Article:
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It is quite another to say that no belief can count as properly formed unless it also counts as knowledge for more on all this, see Benton, Other Internet Resources. A third foundational issue related to the nature of belief has to do with whether or not belief-formation is in some way voluntary or under the control of the will. This issue, too, has an effect on the ethics of belief. Many philosophers and psychologists have concluded that belief is a more or less involuntary response to perceived evidence. Some explicitly reject any parallel between free will and free belief Wagner forthcoming.

Still others focus on the fact that we can be praised and blamed for beliefs as well as actions that are not under our control, even if there are no obligations on belief-formation. Adams , Hieronymi , Southwood and Chuard Yet another response, compatible with many of those list above, involves an account of indirect ways in which belief-formation counts as voluntary and thus susceptible to normative evaluation e. Finally, some ethicists of belief seek to argue that there are some obligations on direct belief-formation while also absorbing the putative empirical datum that much of it is not under the control of the will see Feldman and Conee , Feldman , Adler , Hieronymi and Evidentialism of some sort is far and away the dominant ethic of belief among early modern and contemporary philosophers alike.

The central principle, as mentioned earlier, is that one ought only to base one's beliefs on relevant evidence i. Some also add one of the reflective access requirements mentioned above: for instance, that we ought to know or being a position to know, or justifiably believe, or be justified in believing that we have evidence for the original belief or even that the amount of evidence we have is sufficient for a survey of these positions and their critics, see the essays in Dougherty Once a principle along these lines has been chosen, the relative strictness of a given Evidentialist position will be a function of how many exceptions it allows.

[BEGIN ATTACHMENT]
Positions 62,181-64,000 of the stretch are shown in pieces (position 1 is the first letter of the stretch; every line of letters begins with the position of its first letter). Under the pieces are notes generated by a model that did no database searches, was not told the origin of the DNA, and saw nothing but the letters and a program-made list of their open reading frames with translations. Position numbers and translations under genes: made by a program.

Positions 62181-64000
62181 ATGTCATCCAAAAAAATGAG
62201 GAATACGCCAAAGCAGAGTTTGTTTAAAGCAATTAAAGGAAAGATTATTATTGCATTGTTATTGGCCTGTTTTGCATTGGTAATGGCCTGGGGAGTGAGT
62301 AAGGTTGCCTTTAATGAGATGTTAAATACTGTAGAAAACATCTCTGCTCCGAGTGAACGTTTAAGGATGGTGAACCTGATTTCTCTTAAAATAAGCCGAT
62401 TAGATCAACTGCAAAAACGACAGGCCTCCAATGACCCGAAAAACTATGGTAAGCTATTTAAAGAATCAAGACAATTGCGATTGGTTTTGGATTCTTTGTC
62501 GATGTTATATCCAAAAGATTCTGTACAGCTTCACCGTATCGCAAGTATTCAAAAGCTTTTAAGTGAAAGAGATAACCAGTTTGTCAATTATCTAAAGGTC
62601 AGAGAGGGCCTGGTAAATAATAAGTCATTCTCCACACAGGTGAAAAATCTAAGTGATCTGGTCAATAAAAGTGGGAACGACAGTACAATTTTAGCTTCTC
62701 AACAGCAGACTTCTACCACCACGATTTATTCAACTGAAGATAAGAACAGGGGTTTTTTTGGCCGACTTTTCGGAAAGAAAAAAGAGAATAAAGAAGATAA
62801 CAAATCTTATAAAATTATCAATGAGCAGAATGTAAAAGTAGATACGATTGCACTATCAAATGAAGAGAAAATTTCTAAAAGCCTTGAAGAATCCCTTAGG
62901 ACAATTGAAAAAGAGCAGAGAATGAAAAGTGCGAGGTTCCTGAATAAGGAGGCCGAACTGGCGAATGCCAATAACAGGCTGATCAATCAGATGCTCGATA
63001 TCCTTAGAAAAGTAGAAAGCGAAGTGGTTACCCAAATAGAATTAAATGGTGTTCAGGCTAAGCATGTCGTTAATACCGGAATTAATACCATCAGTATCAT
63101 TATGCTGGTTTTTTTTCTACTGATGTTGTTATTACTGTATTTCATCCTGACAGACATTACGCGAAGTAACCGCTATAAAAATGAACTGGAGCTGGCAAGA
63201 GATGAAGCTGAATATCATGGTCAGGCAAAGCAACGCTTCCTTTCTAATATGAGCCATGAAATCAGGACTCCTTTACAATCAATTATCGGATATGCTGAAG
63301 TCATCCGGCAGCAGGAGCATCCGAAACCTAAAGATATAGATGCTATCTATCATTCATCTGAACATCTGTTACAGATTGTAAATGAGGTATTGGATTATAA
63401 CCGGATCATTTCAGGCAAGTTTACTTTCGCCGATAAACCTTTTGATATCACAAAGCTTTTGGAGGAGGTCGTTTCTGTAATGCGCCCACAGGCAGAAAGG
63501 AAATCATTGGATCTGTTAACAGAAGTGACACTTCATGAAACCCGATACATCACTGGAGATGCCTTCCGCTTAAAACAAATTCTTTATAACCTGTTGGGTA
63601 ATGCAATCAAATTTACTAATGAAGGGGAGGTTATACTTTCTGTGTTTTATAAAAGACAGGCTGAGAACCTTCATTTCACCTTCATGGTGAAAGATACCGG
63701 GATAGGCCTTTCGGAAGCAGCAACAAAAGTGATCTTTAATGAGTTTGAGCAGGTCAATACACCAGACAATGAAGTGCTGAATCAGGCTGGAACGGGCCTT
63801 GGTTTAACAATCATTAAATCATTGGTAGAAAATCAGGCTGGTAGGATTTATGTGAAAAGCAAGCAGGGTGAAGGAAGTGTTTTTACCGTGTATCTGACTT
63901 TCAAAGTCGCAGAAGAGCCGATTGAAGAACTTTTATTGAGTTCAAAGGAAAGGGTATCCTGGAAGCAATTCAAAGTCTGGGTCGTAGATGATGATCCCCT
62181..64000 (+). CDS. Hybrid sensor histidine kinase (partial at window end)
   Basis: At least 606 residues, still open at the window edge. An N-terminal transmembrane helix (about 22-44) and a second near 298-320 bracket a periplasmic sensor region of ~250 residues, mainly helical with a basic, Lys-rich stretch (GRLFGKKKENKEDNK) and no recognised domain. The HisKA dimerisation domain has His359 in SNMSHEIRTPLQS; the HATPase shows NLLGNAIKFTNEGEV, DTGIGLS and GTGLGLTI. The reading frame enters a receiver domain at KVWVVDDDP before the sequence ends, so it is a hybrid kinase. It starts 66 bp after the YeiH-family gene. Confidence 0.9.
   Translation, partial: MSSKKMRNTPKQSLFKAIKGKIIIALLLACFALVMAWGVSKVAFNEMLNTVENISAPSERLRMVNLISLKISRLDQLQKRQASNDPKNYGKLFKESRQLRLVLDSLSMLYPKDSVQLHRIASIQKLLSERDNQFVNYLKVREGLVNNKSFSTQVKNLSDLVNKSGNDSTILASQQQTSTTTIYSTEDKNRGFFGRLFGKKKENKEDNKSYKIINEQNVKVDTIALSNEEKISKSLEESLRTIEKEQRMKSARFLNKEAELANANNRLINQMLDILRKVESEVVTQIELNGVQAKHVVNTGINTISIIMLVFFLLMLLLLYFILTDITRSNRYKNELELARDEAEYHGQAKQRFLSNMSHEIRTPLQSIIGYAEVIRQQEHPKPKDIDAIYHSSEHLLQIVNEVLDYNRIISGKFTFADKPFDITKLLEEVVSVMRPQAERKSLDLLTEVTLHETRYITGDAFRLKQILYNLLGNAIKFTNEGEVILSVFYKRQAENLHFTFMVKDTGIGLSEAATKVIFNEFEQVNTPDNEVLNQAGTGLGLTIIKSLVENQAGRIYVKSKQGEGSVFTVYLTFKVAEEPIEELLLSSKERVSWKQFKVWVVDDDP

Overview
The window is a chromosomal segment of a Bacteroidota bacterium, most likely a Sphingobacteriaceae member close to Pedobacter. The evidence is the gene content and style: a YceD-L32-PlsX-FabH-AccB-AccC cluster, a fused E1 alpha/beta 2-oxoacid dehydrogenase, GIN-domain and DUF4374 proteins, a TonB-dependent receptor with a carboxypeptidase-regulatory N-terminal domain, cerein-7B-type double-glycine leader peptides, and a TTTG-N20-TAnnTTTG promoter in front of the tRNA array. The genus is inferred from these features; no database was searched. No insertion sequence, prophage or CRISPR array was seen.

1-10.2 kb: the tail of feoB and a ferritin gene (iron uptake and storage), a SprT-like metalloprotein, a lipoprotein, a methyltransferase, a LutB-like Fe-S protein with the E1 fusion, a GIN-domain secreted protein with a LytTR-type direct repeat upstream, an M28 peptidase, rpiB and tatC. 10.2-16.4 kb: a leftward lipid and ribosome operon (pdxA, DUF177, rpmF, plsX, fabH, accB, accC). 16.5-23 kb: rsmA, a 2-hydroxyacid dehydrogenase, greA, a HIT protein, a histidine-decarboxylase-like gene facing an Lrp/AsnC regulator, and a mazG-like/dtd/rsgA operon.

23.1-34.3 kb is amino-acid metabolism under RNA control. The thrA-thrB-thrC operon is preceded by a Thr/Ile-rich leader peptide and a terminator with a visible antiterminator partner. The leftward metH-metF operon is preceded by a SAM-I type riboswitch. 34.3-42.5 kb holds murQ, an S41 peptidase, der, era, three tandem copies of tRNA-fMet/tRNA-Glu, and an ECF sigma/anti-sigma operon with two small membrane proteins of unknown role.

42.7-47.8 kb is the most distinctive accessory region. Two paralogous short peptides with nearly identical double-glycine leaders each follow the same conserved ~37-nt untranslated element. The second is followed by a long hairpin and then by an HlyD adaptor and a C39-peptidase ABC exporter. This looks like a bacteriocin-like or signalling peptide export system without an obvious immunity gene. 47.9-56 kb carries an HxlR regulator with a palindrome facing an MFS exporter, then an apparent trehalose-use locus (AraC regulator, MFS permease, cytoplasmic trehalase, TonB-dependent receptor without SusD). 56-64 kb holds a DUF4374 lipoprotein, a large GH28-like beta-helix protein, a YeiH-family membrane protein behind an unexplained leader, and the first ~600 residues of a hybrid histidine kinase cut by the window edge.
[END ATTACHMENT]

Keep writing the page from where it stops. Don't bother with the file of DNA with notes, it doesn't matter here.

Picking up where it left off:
There are problems with such a strict position, however, including the threat of the infinite regress that arises if the strict Evidentialist also requires that we believe that we have sufficient evidence for all of our beliefs. In contrast, moderate Evidentialists take their principles to be exceptionable; thus they allow that there are some circumstances in which subjects are rationally permitted to form beliefs in the absence of sufficient evidence. They might hold that the Cliffordian view applies, say, to the beliefs formed by a military pilot about the location of a legitimate bombing target in the midst of a residential area, or the beliefs formed by a government health official regarding the efficacy of a pharmaceutical trial, at least insofar as these beliefs lead to morally or prudentially significant actions.

But at the same time they might think it permissible to abandon these strict standards in ordinary contexts where not much is at stake—for instance, the everyday belief that there is still some milk in the fridge. If the number of exceptions is very large, then the position ends up looking more like one of the Non-Evidentialist positions described below. As a result, the boundary between a very moderate Evidentialism and full-blown Non-Evidentialism can be quite blurry. As difficult as it is to defend strict or thoroughgoing Evidentialism, it is even harder to defend the view that Evidentialism is in appropriate in every domain.

The cases of the pilot and the health official are ones in which the subject's beliefs largely as a result of the actions to which they lead simply must, we think, meet some very high standards of evidence. Accordingly, at least some sort of moderate or context-specific Evidentialism seems overwhelmingly plausible. We have seen that the distinction between strict Evidentialism and moderate Evidentialism is quite sharp but that the line between moderate Evidentialism and Non-Evidentialism is rather blurry.

Perhaps the best place to make a distinction between moderate Evidentialism and full-blown Non-Evidentialism is over whether a subject can be not only permitted but also obliged to form a belief on insufficient evidence or, depending on the reflective access conditions, on what she takes to be insufficient evidence in certain situations. It was noted earlier that doxastic norms can be either synchronic or diachronic.